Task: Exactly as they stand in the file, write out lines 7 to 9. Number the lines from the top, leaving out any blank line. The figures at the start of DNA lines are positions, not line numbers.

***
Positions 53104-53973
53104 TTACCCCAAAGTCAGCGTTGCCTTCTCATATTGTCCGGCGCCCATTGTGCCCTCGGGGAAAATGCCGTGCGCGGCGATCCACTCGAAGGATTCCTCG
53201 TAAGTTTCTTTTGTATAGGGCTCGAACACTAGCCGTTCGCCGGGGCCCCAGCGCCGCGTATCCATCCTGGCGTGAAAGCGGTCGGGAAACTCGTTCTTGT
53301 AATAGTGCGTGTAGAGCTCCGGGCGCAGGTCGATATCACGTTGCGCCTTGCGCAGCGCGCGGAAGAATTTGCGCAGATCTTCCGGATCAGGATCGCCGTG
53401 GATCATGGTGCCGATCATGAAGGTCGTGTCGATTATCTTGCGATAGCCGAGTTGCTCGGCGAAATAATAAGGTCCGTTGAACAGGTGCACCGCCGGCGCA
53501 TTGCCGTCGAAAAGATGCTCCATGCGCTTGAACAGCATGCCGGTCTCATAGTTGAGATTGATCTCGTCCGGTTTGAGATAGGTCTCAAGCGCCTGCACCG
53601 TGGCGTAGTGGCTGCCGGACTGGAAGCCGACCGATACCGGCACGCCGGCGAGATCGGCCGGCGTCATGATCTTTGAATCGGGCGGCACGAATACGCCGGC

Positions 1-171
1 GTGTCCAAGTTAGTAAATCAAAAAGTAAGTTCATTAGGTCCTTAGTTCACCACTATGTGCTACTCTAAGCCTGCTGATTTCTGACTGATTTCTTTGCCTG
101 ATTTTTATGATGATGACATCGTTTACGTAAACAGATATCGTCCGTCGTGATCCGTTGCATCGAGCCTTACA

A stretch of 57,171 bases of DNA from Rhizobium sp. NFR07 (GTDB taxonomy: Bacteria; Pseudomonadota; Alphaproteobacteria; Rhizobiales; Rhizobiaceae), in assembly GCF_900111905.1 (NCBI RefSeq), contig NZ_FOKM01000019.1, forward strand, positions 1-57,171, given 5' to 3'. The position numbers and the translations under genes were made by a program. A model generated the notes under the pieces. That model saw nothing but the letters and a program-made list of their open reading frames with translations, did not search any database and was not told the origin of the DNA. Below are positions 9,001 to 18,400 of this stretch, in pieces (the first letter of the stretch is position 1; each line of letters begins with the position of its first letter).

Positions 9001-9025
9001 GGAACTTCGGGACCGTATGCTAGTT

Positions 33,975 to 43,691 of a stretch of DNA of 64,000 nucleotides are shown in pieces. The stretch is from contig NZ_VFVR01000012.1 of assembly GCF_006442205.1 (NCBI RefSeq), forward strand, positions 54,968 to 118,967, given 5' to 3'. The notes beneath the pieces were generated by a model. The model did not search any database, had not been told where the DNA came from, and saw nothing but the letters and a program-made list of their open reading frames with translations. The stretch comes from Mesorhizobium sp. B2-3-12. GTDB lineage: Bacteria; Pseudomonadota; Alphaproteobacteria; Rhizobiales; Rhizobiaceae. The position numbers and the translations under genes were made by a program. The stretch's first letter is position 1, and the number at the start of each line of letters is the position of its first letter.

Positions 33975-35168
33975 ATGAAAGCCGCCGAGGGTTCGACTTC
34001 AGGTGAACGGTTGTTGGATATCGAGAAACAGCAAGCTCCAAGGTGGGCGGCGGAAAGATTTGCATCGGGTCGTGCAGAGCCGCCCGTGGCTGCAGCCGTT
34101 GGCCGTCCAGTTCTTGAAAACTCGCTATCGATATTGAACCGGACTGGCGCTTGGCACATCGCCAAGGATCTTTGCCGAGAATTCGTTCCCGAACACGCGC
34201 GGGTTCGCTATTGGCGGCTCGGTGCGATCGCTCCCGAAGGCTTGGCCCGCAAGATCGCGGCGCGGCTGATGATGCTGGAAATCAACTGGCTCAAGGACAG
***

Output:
53601 TGGCGTAGTGGCTGCCGGACTGGAAGCCGACCGATACCGGCACGCCGGCGAGATCGGCCGGCGTCATGATCTTTGAATCGGGCGGCACGAATACGCCGGC

Positions 1-171
1 GTGTCCAAGTTAGTAAATCAAAAAGTAAGTTCATTAGGTCCTTAGTTCACCACTATGTGCTACTCTAAGCCTGCTGATTTCTGACTGATTTCTTTGCCTG